Article

Mutations along a TET2 active site scaffold stall oxidation at 5-hydroxymethylcytosine

  • Nature Chemical Biology volume 13, pages 181187 (2017)
  • doi:10.1038/nchembio.2250
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Abstract

Ten-eleven translocation (TET) enzymes catalyze stepwise oxidation of 5-methylcytosine (mC) to yield 5-hydroxymethylcytosine (hmC) and the rarer bases 5-formylcytosine (fC) and 5-carboxylcytosine (caC). Stepwise oxidation obscures how each individual base forms and functions in epigenetic regulation, and prompts the question of whether TET enzymes primarily serve to generate hmC or are adapted to produce fC and caC as well. By mutating a single, conserved active site residue in human TET2, Thr1372, we uncovered enzyme variants that permit oxidation to hmC but largely eliminate fC and caC. Biochemical analyses, combined with molecular dynamics simulations, elucidated an active site scaffold that is required for wild-type (WT) stepwise oxidation and that, when perturbed, explains the mutants' hmC-stalling phenotype. Our results suggest that the TET2 active site is shaped to enable higher-order oxidation and provide the first TET variants that could be used to probe the biological functions of hmC separately from fC and caC.

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Acknowledgements

We thank B. Niedziolka and the Wistar Institute Protein Expression Facility for help with protein expression in Sf9 cells and all members of our labs for insightful discussions. Computing time from Wayne State C&IT and additional mass spectrometry resources from I. Blair's lab are gratefully acknowledged. This work was supported by the Rita Allen Foundation Scholar Award to R.M.K. and by NIH grants (R01 GM110174 to B.A.G., R01 GM108583 to G.A.C., and F30 CA196097 to M.Y.L.).

Author information

Author notes

    • G Andrés Cisneros

    Present address: Department of Chemistry, University of North Texas, Denton, Texas, USA.

Affiliations

  1. Department of Medicine, Perelman School of Medicine, University of Pennsylvania, Philadelphia, Pennsylvania, USA.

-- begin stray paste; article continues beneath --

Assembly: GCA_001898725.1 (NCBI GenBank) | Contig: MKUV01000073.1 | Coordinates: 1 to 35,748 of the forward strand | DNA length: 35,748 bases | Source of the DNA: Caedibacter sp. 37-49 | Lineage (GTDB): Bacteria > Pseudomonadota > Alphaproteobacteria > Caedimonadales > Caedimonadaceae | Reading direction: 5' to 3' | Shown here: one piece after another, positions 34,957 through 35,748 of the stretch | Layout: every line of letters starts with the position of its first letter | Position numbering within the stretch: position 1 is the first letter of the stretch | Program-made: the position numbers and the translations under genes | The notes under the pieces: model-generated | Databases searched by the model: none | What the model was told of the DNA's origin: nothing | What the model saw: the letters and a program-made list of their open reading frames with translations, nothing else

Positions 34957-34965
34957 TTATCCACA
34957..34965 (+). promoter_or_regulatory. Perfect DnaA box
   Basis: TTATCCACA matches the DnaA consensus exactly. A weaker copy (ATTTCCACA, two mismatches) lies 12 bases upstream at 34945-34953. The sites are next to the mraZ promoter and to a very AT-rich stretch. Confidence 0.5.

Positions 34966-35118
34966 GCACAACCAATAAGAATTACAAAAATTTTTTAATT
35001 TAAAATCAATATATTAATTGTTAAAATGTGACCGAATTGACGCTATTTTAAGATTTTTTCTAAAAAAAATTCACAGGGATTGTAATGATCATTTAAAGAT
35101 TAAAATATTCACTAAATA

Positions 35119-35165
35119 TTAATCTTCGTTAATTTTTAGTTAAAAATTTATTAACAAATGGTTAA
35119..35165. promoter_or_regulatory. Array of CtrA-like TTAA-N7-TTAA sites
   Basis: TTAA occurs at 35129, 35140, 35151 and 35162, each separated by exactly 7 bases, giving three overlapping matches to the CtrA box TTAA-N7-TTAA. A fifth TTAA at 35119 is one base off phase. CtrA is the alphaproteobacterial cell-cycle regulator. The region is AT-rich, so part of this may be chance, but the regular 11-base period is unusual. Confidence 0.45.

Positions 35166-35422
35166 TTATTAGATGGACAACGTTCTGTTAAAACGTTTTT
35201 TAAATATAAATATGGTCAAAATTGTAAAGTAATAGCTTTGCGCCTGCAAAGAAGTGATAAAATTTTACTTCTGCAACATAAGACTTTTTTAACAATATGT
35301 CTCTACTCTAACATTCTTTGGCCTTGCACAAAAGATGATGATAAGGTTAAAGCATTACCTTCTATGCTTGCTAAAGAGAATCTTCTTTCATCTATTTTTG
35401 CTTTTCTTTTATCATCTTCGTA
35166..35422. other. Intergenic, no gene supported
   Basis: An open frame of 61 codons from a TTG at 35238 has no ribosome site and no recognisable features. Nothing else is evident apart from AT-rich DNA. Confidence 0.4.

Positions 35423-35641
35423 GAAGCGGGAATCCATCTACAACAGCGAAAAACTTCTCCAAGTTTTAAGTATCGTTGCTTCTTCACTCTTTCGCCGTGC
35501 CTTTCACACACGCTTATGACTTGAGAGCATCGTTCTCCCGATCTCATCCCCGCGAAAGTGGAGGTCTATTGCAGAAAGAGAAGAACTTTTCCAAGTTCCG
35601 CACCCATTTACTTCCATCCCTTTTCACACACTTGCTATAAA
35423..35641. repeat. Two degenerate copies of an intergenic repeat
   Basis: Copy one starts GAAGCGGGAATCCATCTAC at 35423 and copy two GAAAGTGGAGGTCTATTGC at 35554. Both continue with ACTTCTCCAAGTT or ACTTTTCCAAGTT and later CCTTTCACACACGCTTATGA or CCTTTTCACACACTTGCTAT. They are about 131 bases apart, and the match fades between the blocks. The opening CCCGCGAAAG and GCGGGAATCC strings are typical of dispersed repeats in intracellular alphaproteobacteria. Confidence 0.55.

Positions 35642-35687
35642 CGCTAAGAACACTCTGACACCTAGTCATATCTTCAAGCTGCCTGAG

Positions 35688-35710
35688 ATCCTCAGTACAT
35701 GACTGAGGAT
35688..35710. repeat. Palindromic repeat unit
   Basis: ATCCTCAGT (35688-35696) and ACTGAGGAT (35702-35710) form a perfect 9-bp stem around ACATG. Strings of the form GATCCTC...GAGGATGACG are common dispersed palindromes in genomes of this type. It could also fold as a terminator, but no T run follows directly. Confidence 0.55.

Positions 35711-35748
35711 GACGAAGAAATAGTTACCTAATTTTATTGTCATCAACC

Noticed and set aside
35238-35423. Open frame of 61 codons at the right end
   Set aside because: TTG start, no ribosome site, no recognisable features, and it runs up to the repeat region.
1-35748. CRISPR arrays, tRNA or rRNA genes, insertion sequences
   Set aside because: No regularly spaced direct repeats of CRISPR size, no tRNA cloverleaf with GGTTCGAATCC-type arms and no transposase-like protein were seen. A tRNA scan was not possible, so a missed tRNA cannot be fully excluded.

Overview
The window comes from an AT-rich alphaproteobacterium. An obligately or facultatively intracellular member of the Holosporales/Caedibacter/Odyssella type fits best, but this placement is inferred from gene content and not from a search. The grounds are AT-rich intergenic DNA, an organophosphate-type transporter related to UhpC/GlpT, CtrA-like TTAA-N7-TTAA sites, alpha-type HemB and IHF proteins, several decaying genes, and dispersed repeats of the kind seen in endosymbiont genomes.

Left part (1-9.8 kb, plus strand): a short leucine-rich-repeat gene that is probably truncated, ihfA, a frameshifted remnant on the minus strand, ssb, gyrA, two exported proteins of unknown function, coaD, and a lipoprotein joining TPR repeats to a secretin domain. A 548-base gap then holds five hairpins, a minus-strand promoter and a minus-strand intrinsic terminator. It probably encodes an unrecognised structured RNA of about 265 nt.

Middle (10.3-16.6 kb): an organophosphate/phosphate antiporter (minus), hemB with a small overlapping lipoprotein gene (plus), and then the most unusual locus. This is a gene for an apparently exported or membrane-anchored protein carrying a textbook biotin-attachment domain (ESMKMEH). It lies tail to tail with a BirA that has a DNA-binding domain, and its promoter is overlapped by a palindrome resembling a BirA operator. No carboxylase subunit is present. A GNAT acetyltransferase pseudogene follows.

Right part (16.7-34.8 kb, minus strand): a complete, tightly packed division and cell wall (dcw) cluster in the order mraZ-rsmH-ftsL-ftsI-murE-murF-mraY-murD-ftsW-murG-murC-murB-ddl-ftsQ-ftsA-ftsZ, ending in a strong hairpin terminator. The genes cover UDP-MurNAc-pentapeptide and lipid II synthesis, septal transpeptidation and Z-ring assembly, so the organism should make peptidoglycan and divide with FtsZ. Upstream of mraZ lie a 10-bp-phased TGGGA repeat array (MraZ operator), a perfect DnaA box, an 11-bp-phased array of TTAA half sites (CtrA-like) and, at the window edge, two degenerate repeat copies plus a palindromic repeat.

• Monica Yun Liu
    • , Daniel J Crawford
    • , Jamie E DeNizio
    •  & Rahul M Kohli
  2. Department of Biochemistry and Biophysics, Perelman School of Medicine, University of Pennsylvania, Philadelphia, Pennsylvania, USA.

    • Monica Yun Liu
    • , Daniel J Crawford
    • , Jamie E DeNizio
    • , Xing-Jun Cao
    • , Benjamin A Garcia
    •  & Rahul M Kohli
  3. Department of Chemistry, Wayne State University, Detroit, Michigan, USA.

    • Hedieh Torabifard
    •  & G Andrés Cisneros

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Contributions

R.M.K., G.A.C., M.Y.L., and H.T. conceived the experiments. R.M.K., M.Y.L., D.J.C., J.E.D., X.-J.C., and B.A.G. were involved in the design and optimization of biochemical and cellular experiments, which were performed and analyzed by M.Y.L., J.E.D., and R.M.K. For MD simulations, G.A.C., H.T., M.Y.L., and R.M.K. were involved in the design of experiments, which were performed and analyzed by H.T. and G.A.C. The manuscript was written by M.Y.L., R.M.K., H.T., and G.A.C. and edited by all authors.

Competing interests

The authors declare no competing financial interests.

Corresponding authors

Correspondence to G Andrés Cisneros or Rahul M Kohli.

Supplementary information

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    Supplementary Results, Supplementary Figures 1–10 and Supplementary Tables 1–9.

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    Supplementary Dataset 1

    Force field parameters.